1. As my piezo will vibrate/bend, I am supposed to get a voltage output as seen in the datasheet (frequency vs open circuit voltage graph). When the signal is passed through the charging amp as you designed, I am supposed to get a stable, amplified voltage level variation right? (e.g. in arduino, sample value would be between 0 and 1023 for a range of vibration producing 0~5V). I am asking this because I am supposed to get no voltage when piezo doesn't vibrate, and say get a 2.5V when desired frequency oscillation occurs, right? Would I get such output from the circuit you have shown Sir?
veedo (author)  taufique_1 year ago
The piezo-electric material changes in capacitance as it bends. The op amp circuit is there to take the capacitance change and turn it into a voltage. So for the simulation you would need to vary the capacitance while it simulates somehow. 

If you get your own op-amp chip, look up the data sheet and hook up the inverting/non-inverting up like it is in the schematic and ignore the pin numbers on the schematic

simulation successful!
ecabral1 taufique_12 months ago
Taufique_, could you please send to my email (cabral.emill@gmail.com) the simulation that you did? It's for educational purposes. Thanks!!
Cool stuff, can you provide a step by step instruction on building the circuit sensor and charge amp for a novice high school student with basic electronics knowledge? The link to the Texas group has been deactivated.
veedo (author)  pastoramadi1 year ago
weird that they removed such a widely used document...
All you have to do is google "single supply op amp design" and you will find a lot of information on them and many examples you can work off of
Hi man.
where do you bought the sensos?
Thanks
veedo (author)  JulianIsrael1 year ago
You can try Digikey if you don't mind the shipping cost. Some electronics parts stores may carry piezo sensors, but the chances are slim, as they aren't a commonly bought sensor.
vzhang1 year ago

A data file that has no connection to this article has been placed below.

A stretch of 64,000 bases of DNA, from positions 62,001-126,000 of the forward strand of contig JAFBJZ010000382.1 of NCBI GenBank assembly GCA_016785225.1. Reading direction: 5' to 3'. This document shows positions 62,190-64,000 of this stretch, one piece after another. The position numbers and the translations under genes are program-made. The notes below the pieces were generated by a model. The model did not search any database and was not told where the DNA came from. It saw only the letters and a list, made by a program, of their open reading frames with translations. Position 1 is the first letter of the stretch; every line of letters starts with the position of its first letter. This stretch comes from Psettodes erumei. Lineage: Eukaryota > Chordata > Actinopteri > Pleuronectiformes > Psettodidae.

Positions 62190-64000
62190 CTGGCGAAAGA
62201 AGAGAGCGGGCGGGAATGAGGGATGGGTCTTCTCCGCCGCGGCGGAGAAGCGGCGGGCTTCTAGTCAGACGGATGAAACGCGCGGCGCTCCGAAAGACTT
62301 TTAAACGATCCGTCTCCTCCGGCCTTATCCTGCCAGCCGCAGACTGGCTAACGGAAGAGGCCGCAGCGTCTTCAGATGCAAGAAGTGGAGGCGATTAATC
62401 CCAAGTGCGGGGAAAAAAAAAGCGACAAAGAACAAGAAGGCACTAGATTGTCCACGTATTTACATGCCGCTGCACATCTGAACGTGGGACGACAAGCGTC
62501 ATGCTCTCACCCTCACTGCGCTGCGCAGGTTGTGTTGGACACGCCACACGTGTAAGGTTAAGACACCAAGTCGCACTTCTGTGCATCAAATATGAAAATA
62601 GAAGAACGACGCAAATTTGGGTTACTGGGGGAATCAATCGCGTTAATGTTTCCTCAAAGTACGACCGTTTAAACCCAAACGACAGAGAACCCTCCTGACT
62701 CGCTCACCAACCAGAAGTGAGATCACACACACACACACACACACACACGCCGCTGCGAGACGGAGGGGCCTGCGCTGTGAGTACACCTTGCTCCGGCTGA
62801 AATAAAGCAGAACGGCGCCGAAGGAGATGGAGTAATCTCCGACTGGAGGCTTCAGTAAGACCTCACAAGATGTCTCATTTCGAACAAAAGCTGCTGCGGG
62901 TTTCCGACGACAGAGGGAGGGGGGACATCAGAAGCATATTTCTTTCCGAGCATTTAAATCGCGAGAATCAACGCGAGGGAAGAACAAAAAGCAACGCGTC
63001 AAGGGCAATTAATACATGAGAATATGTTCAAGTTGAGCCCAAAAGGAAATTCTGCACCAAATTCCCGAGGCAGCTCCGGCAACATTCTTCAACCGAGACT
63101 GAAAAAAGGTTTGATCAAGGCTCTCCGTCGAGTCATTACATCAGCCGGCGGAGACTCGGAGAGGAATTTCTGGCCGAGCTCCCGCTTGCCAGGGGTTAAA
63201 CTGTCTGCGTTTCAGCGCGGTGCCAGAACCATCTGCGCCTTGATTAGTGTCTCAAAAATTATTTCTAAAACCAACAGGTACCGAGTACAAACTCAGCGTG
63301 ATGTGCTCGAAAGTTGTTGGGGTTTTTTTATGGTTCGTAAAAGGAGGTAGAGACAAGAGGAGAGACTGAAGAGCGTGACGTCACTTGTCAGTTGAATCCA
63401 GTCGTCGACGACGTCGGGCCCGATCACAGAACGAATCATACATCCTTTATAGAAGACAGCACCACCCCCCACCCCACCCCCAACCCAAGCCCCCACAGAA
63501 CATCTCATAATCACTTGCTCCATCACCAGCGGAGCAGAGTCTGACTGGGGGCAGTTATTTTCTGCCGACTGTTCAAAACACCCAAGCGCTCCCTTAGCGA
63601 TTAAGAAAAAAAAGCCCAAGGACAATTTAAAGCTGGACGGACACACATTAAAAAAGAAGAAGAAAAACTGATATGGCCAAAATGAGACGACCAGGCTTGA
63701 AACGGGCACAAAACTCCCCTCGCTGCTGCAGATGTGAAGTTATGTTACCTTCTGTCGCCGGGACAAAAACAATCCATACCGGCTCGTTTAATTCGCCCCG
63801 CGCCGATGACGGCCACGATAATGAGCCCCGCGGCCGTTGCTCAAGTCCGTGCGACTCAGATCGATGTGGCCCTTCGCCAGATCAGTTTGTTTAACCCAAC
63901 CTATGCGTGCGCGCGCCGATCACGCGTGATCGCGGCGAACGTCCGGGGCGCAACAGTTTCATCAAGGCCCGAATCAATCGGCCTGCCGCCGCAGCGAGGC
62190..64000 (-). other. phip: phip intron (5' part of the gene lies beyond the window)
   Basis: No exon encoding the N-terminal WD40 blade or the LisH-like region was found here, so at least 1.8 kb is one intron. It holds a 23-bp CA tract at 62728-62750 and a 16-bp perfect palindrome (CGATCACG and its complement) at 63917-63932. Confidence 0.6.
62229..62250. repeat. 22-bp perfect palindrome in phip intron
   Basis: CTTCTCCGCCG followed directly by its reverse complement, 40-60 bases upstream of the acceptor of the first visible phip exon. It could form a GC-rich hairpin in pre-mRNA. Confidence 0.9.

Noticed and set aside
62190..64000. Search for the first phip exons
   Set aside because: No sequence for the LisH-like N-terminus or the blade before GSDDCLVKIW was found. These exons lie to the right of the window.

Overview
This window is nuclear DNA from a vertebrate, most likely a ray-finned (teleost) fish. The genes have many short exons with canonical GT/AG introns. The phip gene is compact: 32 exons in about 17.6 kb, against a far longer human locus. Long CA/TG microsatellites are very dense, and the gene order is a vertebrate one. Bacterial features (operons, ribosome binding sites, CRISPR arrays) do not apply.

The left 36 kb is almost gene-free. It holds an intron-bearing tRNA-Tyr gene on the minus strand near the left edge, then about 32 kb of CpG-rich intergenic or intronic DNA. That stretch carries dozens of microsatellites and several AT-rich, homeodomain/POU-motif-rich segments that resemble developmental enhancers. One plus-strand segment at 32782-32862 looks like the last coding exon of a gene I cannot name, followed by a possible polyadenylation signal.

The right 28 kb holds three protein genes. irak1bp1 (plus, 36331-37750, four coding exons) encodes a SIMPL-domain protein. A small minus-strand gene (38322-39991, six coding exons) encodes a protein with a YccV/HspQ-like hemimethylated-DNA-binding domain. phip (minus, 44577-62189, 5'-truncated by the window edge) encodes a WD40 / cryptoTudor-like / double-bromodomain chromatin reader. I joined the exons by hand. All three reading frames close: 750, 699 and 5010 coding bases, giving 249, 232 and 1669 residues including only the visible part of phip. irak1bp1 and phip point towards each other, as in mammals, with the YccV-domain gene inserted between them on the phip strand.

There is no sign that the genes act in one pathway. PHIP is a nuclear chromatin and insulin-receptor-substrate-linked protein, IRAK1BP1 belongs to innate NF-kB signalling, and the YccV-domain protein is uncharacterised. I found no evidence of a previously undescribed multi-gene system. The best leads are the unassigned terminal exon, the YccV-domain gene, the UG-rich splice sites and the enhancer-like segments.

hi veedo,
I am making my own film sensor and want to use your circuit to check the output signal. and First i want to simulate in the Altium designer to determine the components' value. may i use a sinusoidal source to replace the LDT piezo film in the circuit
veedo (author)  vzhang1 year ago
The circuit simply senses a change in capacitance of the sensor. You would have to make some sort of variable capacitor in the circuit simulator to test it.

If you can't make a variable capacitor, you can use timed switches to put capacitors in parallel at different times during the simulation.
taufique_1 year ago
(removed by author or community request)
veedo (author)  taufique_1 year ago
I may have just used the wrong symbol in altium for the devie i used. It was a while ago, but i think i wasn't able to find the right part in the libraries.
qendra1 year ago
you are soo funny, what ever 'floats' your boat, haha brilliant. Im connecting my seismomiter to tweet everytime thers a quake.
Monty^2 years ago
The frequency of earthquake ground vibration is typically <6Hz.

A 30-80Hz detector might sense trucks rumbling by or heavy footsteps, but not earthquake ground vibration unless it's from furniture falling over. 

A great resource is http://psn.quake.net/ with many DIY seismometer designs.
veedo (author)  Monty^2 years ago
well, it's all low pass at 50/60 Hz, so it will amplify any frequency above 1 Hz
Thanks for the resource though!

If you wanted to lower the resonant frequency of the sensor, it's as simple as adding more weight on the sensor.
gyro_john2 years ago
Didn't you neglect to ground the bottom end of R2 / C3?
veedo (author)  gyro_john2 years ago
fixed! thanks for the catch
veedo (author)  gyro_john2 years ago
oh wow, sorry, there is supposed to be a ground symbol at the bottom
Interesting...

If I didn't want to shorten the sketch nor by an Arduino Mega, could I use an external EEPROM?
veedo (author)  blinkyblinky2 years ago
most definitely
There are also some efficiency improvements that can be made to save more space.
I was just not concerned with that since the MEGA has so much space on it

A good example:
I use a float to compare a previous measurement with the next measurement
A more efficient way would be to just use the A/D converter's integer value for both, and then convert it to voltage/float right before sending it to pachube.
Ahhh...I have been enlightened.